Volume 1 Paper 12
Laboratory Study of Corrosion Effect of Dimethyl-Mercury on Natural Gas Processing Equipment
S. Wongkasemjit and A. Wasantakorn
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JCSE Volume 1, Paper 12
Submitted 25 February 1999, accepted for full publication 13 December 2000
Laboratory Study of Corrosion Effect of Dimethyl-Mercury on Natural Gas
S. Wongkasemjit* and A. Wasantakorn
The Petroleum and Petrochemical College, Chulalongkorn University, Bangkok
e-mail address : mailto2('dsujitra','chula.ac.th')
Dimethylmercury (DMM) has been discovered to be one of the
organomercury compounds in natural gas, besides mercury metal. The effect of
the DMM on the corrosion of carbon steel and aluminium metal was rather
frightening, as compared to that of elemental mercury or mercuric chloride,
which is well-known as a severely corrosive agent. The results showed that DMM
in methanol or petroleum ether as solvent gave similar corrosion patterns to
the elemental Hg solution. It revealed uniform corrosion characteristics on carbon steel
and pitting appearance on aluminium. The higher the DMM concentration or the
higher reaction temperature, the more severe corrosion occurred because of the
higher elemental Hg concentration generated. Trace amounts of hydrogen chloride
or hydrogen sulfide, which are also present in large
quantities in natural gas,
remarkably increased the corrosion potential of DMM on metal. Corrosion rate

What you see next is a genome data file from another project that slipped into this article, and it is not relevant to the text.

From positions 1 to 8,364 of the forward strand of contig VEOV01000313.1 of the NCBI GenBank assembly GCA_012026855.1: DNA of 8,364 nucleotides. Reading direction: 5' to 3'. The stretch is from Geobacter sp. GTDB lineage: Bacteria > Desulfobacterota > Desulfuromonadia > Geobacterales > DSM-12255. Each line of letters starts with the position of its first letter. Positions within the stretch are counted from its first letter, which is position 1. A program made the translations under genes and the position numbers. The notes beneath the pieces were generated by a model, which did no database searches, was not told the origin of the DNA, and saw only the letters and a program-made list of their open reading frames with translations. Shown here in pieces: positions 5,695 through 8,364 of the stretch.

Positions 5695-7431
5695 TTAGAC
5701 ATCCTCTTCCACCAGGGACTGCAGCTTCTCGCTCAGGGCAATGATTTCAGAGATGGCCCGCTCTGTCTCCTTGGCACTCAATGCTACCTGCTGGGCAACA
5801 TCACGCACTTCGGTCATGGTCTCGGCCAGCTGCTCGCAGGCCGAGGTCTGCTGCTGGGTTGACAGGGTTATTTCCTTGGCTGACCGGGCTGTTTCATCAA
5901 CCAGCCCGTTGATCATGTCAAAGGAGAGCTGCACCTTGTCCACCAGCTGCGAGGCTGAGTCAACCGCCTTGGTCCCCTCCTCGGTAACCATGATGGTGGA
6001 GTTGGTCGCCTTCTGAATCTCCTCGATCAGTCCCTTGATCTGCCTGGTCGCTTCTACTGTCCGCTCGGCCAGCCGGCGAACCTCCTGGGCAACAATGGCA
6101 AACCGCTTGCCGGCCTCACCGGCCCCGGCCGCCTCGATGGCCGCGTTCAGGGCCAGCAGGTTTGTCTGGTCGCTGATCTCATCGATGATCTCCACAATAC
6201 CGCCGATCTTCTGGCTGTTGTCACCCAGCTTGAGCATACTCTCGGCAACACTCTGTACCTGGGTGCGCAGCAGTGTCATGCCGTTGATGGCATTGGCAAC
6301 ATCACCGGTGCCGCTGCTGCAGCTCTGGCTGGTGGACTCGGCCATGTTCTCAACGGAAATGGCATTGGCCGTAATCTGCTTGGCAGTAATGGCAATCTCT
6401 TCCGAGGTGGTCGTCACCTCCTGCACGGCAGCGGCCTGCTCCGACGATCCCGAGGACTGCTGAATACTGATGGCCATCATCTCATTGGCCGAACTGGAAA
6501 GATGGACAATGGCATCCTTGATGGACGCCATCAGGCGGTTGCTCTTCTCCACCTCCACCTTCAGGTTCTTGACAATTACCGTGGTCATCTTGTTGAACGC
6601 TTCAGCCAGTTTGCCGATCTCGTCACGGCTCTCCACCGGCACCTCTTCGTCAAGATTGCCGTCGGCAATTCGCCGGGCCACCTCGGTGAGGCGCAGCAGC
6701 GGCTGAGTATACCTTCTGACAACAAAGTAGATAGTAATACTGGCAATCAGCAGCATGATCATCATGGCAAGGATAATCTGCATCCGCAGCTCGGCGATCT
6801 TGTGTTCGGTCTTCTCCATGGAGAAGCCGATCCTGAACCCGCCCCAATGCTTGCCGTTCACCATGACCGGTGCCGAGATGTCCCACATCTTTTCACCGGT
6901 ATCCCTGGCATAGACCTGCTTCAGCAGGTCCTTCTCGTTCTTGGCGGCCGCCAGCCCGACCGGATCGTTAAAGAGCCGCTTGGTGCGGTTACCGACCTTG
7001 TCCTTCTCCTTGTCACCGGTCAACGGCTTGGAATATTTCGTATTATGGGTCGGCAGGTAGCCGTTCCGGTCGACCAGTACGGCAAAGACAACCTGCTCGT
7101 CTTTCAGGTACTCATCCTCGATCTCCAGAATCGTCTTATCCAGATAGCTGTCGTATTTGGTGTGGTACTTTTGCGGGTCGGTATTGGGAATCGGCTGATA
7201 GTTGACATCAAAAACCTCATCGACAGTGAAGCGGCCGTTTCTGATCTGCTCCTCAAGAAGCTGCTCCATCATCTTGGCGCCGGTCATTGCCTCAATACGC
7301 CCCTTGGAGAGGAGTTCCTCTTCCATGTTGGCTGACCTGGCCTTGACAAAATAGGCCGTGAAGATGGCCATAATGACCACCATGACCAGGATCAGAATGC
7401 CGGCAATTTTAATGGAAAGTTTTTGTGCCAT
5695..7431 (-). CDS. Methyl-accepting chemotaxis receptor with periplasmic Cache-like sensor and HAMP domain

in the HCl+DMM solution was approximately 700 times faster than the one containing only DMM and 40
times faster than the one containing only acid.
It is well known that ppm amounts of elemental mercury
in natural gas or condensates result in corrosion of equipment in oil or
natural gas processing plants1-4. This is the main cause of
equipment failure, especially failure of aluminium heat exchangers. The
gas separation parts of the Petroleum Authority of Thailand (PTT) at Map Ta
Put has already encountered this problem, and had to be shut down for a period
of 4-5 months resulting in lost income of
over 10 million US dollars.
§3 The effects of elemental mercury in natural gas on
corrosion was not reported until 1973 when a catastrophic failure of aluminium
heat exchangers occurred at the Skikda liquefied natural gas plant in Algeria5.
It was found that mercury corrosion caused the failure. After this discovery,
a study of the Groningen field in Holland revealed similar corrosion in the
§4 Organic mercury compounds are typical mercury derivatives
formed along with elemental mercury in natural gas8. Most of